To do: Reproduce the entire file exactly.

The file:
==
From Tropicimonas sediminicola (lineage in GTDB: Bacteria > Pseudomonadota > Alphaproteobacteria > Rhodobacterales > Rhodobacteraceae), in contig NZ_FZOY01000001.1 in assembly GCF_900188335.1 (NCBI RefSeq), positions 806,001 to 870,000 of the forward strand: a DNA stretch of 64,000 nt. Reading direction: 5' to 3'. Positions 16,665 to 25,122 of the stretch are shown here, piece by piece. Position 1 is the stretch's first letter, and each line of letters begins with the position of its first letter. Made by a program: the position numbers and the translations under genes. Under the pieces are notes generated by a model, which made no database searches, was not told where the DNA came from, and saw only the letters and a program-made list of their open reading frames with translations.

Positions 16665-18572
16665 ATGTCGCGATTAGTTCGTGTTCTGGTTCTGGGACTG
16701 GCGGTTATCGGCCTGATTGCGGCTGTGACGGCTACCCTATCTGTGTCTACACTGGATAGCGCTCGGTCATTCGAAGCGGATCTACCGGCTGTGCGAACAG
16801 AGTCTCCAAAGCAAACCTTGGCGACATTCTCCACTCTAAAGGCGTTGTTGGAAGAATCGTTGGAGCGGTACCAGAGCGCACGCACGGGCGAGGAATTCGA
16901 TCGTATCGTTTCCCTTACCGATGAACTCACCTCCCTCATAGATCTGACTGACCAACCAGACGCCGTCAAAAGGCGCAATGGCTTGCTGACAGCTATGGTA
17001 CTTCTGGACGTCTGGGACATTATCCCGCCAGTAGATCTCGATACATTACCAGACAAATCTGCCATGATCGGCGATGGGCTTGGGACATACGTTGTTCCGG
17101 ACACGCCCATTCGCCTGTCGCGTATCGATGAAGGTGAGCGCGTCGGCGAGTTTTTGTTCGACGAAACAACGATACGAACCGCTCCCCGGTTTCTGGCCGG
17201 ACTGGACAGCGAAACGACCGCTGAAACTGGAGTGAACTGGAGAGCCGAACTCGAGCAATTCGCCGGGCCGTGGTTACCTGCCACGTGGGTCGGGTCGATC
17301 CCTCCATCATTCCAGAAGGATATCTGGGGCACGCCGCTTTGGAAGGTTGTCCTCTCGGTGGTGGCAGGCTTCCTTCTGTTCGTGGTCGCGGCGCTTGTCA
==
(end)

From Tropicimonas sediminicola (lineage in GTDB: Bacteria > Pseudomonadota > Alphaproteobacteria > Rhodobacterales > Rhodobacteraceae), in contig NZ_FZOY01000001.1 in assembly GCF_900188335.1 (NCBI RefSeq), positions 806,001 to 870,000 of the forward strand: a DNA stretch of 64,000 nt. Reading direction: 5' to 3'. Positions 16,665 to 25,122 of the stretch are shown here, piece by piece. Position 1 is the stretch's first letter, and each line of letters begins with the position of its first letter. Made by a program: the position numbers and the translations under genes. Under the pieces are notes generated by a model, which made no database searches, was not told where the DNA came from, and saw only the letters and a program-made list of their open reading frames with translations.

Positions 16665-18572
16665 ATGTCGCGATTAGTTCGTGTTCTGGTTCTGGGACTG
16701 GCGGTTATCGGCCTGATTGCGGCTGTGACGGCTACCCTATCTGTGTCTACACTGGATAGCGCTCGGTCATTCGAAGCGGATCTACCGGCTGTGCGAACAG
16801 AGTCTCCAAAGCAAACCTTGGCGACATTCTCCACTCTAAAGGCGTTGTTGGAAGAATCGTTGGAGCGGTACCAGAGCGCACGCACGGGCGAGGAATTCGA
16901 TCGTATCGTTTCCCTTACCGATGAACTCACCTCCCTCATAGATCTGACTGACCAACCAGACGCCGTCAAAAGGCGCAATGGCTTGCTGACAGCTATGGTA
17001 CTTCTGGACGTCTGGGACATTATCCCGCCAGTAGATCTCGATACATTACCAGACAAATCTGCCATGATCGGCGATGGGCTTGGGACATACGTTGTTCCGG
17101 ACACGCCCATTCGCCTGTCGCGTATCGATGAAGGTGAGCGCGTCGGCGAGTTTTTGTTCGACGAAACAACGATACGAACCGCTCCCCGGTTTCTGGCCGG
17201 ACTGGACAGCGAAACGACCGCTGAAACTGGAGTGAACTGGAGAGCCGAACTCGAGCAATTCGCCGGGCCGTGGTTACCTGCCACGTGGGTCGGGTCGATC
17301 CCTCCATCATTCCAGAAGGATATCTGGGGCACGCCGCTTTGGAAGGTTGTCCTCTCGGTGGTGGCAGGCTTCCTTCTGTTCGTGGTCGCGGCGCTTGTCA